W. T. FITZGERALD, a native of England, but descended from an Irish family, and he is said to be the heir of the family of the attainted Earl of Desmond. He was educated first at Greenwich school, and afterwards sent to the royal college of Navarre in Paris. On his return he was intended for the bar, but his friends procuring him a place in the Navy Pay Office, he continued there for many years, when he retired on a small pension, very imprudently, for he would now have been at the head of his department. Though Mr. Fitzgerald is not a poet of the first order, yet he has a ready talent at versification, and great willingness to exert it, as his numerous publications shew. But he derives his chief celebrity from his praiseworthy endeavour to promote the interests of the Literary Fund, for the anniversary dinner of which society he always prepares a poem, which he himself recites. Delivered by himself, his couplets tell well; but he is too apt to bestow his praises on certain political objects, a circumstance which, in a society whence politics ought to be excluded, is blameable. This has drawn upon him a severe castigation from the author of the "Rejected Addresses," who, in the first address, attributed to Mr. Fitzgerald, has given a very humorous and exact imitation of Mr. F.'s style, The author concludes with the following sarcasm; after representing him as lavishing unbounded praises on various place-holding characters he makes him wind up the whole with,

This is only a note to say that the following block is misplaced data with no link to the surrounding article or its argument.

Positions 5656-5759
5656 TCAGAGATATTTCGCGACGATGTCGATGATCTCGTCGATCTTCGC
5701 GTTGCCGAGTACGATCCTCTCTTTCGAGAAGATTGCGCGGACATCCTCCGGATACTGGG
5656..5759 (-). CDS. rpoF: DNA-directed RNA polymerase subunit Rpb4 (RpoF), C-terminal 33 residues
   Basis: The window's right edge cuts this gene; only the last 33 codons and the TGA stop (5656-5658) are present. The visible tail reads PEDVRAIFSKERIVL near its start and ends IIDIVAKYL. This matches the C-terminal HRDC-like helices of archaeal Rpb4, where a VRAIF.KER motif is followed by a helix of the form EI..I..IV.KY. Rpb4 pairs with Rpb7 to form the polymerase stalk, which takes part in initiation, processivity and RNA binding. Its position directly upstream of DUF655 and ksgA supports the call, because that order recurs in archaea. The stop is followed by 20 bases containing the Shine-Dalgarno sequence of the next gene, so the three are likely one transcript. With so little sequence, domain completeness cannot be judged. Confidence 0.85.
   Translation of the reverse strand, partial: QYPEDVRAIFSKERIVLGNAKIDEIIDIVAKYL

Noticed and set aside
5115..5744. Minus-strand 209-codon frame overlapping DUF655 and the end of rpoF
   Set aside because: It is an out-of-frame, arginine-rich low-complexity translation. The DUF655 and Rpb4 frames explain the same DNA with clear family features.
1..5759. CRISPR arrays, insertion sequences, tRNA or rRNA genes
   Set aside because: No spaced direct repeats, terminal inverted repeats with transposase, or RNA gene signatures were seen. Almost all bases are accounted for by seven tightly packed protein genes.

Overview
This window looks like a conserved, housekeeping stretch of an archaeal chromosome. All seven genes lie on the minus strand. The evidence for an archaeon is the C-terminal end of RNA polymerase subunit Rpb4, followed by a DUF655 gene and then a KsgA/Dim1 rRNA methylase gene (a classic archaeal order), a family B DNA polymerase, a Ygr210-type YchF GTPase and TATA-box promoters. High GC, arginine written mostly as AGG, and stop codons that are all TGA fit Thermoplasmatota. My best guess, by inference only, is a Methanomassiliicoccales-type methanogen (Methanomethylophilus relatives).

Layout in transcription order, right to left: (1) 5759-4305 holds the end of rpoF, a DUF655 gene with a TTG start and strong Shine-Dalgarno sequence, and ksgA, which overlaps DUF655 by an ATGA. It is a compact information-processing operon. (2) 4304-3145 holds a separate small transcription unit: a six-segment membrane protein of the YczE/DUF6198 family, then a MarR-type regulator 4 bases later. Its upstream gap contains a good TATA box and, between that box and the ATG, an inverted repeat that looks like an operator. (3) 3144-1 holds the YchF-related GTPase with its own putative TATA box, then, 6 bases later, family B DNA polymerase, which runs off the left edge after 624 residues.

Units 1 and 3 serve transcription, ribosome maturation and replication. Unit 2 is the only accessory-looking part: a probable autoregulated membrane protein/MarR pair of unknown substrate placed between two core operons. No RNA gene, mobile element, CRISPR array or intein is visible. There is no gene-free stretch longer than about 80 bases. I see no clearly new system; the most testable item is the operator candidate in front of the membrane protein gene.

And if in Downing-street old Nick should revel,
England's prime minister, then bless the devil.